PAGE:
"Let us suppose a bundle of wires, in number equal to that of the letters of the alphabet, stretched horizontally between two given places, parallel with each other and distant from each other one inch.
"Let us admit that after every twenty yards the wires are connected to a solid body by a juncture of glass or jeweler's cement, so as to prevent their coming in contact with the earth or any conducting body, and so as to help them to carry their own weight. The electric battery will be placed at right angles to one of the extremities of the wires, and the bundle of wires at each extremity will be carried by a solid piece of glass. The portions of the wires that run from the glass support to the machine have sufficient elasticity and stiffness to return to their primitive position after having been brought into contact with the battery. Very near to this same glass support, on the opposite side, there descends a ball suspended from each wire, and at a sixth or a tenth of an inch beneath each ball there is placed one of the letters of the alphabet written upon small pieces of paper or other substance light enough to be attracted and raised by the electrified ball. Besides this, all necessary arrangements are taken so that each of these little papers shall resume its place when the ball ceases to attract.
FIG. 1.--LESAGE'S TELEGRAPH.
"All being arranged as above, and the minute at which the correspondence is to begin having been fixed upon beforehand, I begin the conversation with my friend at a distance in this way: I set the electric machine in motion, and, if the word that I wish to transcribe is 'Sir,' for example, I take, with a glass rod, or with any other body electric through itself or insulating, the different ends of the wires corresponding to the three letters that compose the word. Then I press them in such a way as to put them in contact with the battery. At the same instant, my correspondent sees these different letters carried in the same order toward the electrified balls at the other extremity of the wires. I continue to thus spell the words as long as I judge proper, and my correspondent, that he may not forget them, writes down the letters in measure as they rise. He then unites them and reads the dispatch as often as he pleases. At a given signal, or when I desire it, I stop the machine, and, taking a pen, write down what my friend sends me from the other end of the line."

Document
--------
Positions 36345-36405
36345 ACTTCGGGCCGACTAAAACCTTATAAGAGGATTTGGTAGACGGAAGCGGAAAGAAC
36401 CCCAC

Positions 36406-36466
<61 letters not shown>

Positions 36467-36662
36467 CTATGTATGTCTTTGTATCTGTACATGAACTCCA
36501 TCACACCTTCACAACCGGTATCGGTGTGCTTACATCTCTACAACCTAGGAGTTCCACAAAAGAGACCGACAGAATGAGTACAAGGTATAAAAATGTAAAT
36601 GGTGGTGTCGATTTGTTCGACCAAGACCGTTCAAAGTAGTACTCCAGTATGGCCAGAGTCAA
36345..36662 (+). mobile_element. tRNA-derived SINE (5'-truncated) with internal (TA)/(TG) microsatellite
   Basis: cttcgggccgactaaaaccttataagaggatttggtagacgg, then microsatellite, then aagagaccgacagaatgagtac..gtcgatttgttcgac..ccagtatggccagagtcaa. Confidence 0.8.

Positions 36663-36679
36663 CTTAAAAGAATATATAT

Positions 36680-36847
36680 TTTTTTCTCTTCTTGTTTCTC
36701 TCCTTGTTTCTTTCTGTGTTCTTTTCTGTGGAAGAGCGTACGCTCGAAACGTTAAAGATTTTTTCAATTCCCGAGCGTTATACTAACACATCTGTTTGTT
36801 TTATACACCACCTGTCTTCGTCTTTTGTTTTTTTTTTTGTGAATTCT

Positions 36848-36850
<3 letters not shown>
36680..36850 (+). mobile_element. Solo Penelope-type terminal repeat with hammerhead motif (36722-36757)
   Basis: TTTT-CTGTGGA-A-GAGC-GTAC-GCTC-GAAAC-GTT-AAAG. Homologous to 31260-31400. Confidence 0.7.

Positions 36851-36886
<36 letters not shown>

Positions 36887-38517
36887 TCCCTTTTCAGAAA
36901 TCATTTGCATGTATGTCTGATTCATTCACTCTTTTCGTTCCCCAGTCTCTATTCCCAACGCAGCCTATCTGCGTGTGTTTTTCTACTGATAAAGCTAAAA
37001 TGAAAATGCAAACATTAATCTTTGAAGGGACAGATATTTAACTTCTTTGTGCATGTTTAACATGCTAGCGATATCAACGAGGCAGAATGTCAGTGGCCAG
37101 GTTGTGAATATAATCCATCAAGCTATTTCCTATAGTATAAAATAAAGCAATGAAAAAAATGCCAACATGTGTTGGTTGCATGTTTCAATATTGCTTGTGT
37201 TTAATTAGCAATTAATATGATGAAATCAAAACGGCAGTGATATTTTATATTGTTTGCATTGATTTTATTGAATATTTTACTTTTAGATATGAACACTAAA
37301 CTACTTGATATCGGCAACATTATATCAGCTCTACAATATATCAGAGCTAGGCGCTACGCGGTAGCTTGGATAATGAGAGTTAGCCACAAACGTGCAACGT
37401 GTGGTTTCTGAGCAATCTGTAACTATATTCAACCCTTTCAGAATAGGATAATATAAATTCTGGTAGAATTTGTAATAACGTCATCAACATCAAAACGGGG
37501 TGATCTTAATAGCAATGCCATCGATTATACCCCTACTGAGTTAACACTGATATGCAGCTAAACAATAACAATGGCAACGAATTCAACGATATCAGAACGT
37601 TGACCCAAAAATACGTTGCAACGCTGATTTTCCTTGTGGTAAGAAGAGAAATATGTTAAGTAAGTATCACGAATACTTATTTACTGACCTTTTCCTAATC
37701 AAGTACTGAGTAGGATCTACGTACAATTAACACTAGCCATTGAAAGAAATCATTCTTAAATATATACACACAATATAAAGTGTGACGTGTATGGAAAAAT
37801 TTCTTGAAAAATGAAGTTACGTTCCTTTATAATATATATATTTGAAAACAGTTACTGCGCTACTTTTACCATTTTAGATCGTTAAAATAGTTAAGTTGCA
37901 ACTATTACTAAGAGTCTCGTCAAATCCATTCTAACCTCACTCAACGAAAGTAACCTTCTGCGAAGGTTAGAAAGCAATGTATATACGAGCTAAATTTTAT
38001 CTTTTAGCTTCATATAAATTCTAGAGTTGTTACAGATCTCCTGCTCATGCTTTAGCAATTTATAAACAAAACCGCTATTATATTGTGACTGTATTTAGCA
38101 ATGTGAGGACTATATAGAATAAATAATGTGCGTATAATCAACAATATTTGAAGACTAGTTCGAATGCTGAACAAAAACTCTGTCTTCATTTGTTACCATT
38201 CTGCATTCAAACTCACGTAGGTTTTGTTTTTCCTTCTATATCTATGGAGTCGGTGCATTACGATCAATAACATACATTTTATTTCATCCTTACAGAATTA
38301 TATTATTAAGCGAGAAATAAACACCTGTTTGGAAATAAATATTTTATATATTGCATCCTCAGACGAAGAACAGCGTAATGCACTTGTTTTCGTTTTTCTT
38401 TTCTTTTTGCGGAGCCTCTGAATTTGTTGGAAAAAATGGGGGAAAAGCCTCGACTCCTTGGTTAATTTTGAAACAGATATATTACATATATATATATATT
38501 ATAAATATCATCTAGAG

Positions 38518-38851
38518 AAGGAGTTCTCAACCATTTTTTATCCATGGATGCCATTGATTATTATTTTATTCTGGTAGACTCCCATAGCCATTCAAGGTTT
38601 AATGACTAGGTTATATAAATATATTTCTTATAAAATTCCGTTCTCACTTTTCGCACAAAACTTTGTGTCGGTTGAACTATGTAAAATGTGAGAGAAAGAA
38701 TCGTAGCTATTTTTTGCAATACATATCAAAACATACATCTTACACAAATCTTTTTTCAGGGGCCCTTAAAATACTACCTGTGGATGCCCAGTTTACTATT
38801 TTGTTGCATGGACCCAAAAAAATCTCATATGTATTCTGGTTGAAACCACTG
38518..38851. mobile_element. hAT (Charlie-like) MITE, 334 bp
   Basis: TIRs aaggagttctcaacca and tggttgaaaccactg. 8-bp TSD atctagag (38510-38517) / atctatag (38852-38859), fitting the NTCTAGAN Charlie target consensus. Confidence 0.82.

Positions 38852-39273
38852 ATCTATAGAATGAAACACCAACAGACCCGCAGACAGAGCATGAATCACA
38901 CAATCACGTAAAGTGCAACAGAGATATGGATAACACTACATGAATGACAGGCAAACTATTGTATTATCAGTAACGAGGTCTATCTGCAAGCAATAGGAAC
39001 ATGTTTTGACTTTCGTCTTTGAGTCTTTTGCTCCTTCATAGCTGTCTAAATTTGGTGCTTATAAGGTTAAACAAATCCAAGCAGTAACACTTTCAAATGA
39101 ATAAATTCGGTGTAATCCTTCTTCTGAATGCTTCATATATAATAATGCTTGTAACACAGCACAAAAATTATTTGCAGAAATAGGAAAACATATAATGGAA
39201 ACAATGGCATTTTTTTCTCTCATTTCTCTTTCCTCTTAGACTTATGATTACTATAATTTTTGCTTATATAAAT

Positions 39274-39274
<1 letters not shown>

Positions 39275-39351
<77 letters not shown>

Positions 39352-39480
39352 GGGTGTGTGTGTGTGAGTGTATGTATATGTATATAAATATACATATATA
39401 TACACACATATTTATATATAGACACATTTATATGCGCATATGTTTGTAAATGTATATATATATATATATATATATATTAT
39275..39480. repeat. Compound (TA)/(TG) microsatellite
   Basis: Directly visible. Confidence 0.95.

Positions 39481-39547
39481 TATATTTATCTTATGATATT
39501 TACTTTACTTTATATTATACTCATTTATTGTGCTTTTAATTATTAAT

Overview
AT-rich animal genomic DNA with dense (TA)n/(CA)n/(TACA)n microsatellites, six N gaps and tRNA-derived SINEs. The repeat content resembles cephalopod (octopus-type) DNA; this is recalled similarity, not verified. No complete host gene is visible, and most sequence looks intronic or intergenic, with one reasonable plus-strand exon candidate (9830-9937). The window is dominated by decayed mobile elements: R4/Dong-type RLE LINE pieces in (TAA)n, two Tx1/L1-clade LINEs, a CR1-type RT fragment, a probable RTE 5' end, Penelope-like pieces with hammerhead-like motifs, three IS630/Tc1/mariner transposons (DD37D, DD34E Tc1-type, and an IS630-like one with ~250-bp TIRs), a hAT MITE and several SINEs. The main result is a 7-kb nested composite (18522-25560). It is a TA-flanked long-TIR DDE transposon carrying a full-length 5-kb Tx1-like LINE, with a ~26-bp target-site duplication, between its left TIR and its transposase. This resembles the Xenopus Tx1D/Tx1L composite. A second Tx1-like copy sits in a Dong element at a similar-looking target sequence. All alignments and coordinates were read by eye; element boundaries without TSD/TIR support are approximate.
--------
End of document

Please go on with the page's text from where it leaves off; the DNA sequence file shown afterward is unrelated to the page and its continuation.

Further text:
The author of this letter points out, besides, the possibility of keeping, in the first place, all the springs in contact with the battery, and, consequently, all the letters attracted, and of indicating each letter by removing its wire from the battery, and consequently making it fall. He even proposed to substitute bells of different sounds for the balls, and to produce electric sparks upon them. The sound produced by the spark would vary according to the bell, and the letters might thus be heard.
Nothing, however, in this document authorizes the belief that Charles Marshall ever realized his idea, so we must proceed to 1774 to find Lesage, of Geneva, constructing a telegraph that was based upon the principle indicated twenty years before in the letter of Renfrew.